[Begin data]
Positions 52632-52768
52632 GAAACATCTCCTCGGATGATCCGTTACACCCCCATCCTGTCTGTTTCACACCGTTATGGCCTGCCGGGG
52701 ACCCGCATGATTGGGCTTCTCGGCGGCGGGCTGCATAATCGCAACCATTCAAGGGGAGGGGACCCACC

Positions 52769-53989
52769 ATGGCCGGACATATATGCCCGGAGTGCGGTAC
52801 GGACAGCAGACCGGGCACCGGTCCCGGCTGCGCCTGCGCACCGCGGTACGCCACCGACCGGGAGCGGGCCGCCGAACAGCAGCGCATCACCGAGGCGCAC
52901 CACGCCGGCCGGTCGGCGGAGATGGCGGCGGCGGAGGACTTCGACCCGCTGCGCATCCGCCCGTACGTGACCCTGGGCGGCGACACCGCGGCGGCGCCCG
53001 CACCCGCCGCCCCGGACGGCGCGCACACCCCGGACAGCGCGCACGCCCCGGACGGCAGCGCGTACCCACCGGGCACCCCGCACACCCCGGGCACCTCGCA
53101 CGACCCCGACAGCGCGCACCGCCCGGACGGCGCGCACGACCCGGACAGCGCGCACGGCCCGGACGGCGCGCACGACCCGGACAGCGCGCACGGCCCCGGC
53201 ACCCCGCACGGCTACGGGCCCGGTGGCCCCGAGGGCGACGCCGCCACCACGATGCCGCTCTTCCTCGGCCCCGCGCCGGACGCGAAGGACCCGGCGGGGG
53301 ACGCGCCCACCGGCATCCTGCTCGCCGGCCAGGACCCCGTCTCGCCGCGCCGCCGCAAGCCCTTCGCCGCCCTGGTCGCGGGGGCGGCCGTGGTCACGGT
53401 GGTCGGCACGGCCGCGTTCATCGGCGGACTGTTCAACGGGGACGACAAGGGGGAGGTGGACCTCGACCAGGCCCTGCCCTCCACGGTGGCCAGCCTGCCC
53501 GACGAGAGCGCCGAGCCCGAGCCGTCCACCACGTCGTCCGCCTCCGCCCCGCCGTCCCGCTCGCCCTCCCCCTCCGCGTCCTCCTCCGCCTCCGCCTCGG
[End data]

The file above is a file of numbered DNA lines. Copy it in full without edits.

Positions 52632-52768
52632 GAAACATCTCCTCGGATGATCCGTTACACCCCCATCCTGTCTGTTTCACACCGTTATGGCCTGCCGGGG
52701 ACCCGCATGATTGGGCTTCTCGGCGGCGGGCTGCATAATCGCAACCATTCAAGGGGAGGGGACCCACC

Positions 52769-53989
52769 ATGGCCGGACATATATGCCCGGAGTGCGGTAC
52801 GGACAGCAGACCGGGCACCGGTCCCGGCTGCGCCTGCGCACCGCGGTACGCCACCGACCGGGAGCGGGCCGCCGAACAGCAGCGCATCACCGAGGCGCAC
52901 CACGCCGGCCGGTCGGCGGAGATGGCGGCGGCGGAGGACTTCGACCCGCTGCGCATCCGCCCGTACGTGACCCTGGGCGGCGACACCGCGGCGGCGCCCG
53001 CACCCGCCGCCCCGGACGGCGCGCACACCCCGGACAGCGCGCACGCCCCGGACGGCAGCGCGTACCCACCGGGCACCCCGCACACCCCGGGCACCTCGCA
53101 CGACCCCGACAGCGCGCACCGCCCGGACGGCGCGCACGACCCGGACAGCGCGCACGGCCCGGACGGCGCGCACGACCCGGACAGCGCGCACGGCCCCGGC
53201 ACCCCGCACGGCTACGGGCCCGGTGGCCCCGAGGGCGACGCCGCCACCACGATGCCGCTCTTCCTCGGCCCCGCGCCGGACGCGAAGGACCCGGCGGGGG
53301 ACGCGCCCACCGGCATCCTGCTCGCCGGCCAGGACCCCGTCTCGCCGCGCCGCCGCAAGCCCTTCGCCGCCCTGGTCGCGGGGGCGGCCGTGGTCACGGT
53401 GGTCGGCACGGCCGCGTTCATCGGCGGACTGTTCAACGGGGACGACAAGGGGGAGGTGGACCTCGACCAGGCCCTGCCCTCCACGGTGGCCAGCCTGCCC
53501 GACGAGAGCGCCGAGCCCGAGCCGTCCACCACGTCGTCCGCCTCCGCCCCGCCGTCCCGCTCGCCCTCCCCCTCCGCGTCCTCCTCCGCCTCCGCCTCGG